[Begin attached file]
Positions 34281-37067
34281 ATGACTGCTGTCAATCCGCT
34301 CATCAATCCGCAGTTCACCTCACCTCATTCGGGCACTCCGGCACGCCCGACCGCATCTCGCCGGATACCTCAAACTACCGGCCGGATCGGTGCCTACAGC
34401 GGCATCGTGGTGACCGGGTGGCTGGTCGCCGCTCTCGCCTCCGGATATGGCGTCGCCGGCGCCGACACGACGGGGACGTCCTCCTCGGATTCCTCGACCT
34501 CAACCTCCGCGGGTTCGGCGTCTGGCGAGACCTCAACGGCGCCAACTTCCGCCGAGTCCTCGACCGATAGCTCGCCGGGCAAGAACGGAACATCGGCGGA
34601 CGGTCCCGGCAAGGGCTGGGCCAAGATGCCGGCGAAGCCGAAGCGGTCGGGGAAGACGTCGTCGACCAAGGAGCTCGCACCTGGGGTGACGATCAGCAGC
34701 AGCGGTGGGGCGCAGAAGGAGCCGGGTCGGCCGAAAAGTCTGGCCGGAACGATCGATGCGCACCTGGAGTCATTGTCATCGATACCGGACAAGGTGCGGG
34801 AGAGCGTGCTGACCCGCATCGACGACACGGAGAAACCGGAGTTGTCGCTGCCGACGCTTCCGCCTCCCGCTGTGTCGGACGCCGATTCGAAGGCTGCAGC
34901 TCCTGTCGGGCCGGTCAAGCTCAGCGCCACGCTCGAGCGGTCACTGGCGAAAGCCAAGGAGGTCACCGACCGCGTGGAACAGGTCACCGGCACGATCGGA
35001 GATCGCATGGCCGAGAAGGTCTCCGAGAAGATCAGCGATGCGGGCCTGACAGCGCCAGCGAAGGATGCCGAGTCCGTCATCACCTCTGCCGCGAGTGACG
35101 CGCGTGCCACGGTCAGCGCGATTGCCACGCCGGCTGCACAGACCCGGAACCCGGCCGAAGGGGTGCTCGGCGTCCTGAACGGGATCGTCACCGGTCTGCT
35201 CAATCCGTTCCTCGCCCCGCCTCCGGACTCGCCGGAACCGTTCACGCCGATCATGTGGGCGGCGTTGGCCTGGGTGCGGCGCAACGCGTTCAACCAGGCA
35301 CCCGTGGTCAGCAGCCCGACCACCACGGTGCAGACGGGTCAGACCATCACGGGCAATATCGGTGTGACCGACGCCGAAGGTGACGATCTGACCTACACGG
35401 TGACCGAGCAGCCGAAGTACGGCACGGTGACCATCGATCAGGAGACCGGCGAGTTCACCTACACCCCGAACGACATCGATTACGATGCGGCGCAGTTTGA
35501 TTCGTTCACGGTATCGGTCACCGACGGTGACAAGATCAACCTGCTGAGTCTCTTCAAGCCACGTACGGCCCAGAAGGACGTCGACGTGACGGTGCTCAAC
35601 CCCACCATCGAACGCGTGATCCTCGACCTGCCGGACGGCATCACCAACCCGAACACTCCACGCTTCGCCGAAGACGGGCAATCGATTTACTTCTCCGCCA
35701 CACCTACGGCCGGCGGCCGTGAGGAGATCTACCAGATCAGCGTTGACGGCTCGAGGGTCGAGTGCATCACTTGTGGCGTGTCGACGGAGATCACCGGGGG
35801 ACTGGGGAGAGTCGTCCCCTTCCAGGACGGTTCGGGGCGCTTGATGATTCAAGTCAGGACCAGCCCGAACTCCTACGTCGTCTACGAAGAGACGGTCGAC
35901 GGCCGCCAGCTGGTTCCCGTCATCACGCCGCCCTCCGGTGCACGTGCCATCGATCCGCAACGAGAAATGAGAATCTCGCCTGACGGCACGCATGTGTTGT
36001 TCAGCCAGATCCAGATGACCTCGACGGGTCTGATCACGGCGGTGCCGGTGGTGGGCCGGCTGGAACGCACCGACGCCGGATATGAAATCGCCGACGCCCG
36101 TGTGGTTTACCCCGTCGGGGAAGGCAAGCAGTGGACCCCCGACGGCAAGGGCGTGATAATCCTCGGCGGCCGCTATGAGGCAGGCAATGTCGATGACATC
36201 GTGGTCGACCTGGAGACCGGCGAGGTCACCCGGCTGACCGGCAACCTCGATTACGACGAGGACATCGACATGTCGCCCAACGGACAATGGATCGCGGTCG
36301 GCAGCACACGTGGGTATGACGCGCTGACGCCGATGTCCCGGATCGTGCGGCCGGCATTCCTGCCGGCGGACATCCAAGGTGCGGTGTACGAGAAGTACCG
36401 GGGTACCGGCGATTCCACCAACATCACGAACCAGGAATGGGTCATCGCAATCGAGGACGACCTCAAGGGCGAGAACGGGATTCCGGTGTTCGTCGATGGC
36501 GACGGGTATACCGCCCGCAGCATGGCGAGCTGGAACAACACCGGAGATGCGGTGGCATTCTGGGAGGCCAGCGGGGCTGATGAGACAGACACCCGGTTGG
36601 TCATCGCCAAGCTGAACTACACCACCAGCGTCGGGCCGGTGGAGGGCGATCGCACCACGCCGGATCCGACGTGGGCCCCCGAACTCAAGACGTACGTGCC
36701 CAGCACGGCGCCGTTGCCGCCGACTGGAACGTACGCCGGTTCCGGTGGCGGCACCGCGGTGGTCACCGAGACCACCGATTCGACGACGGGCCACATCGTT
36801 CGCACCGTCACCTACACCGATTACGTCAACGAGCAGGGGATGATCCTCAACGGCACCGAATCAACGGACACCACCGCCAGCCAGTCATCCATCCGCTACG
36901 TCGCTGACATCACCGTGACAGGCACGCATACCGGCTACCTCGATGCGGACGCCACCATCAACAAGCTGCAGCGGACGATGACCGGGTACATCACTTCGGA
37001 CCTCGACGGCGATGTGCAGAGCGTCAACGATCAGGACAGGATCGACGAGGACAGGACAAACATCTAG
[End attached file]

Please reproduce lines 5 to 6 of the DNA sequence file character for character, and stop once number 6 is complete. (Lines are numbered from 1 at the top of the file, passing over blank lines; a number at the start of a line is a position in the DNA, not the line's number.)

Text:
34501 CAACCTCCGCGGGTTCGGCGTCTGGCGAGACCTCAACGGCGCCAACTTCCGCCGAGTCCTCGACCGATAGCTCGCCGGGCAAGAACGGAACATCGGCGGA
34601 CGGTCCCGGCAAGGGCTGGGCCAAGATGCCGGCGAAGCCGAAGCGGTCGGGGAAGACGTCGTCGACCAAGGAGCTCGCACCTGGGGTGACGATCAGCAGC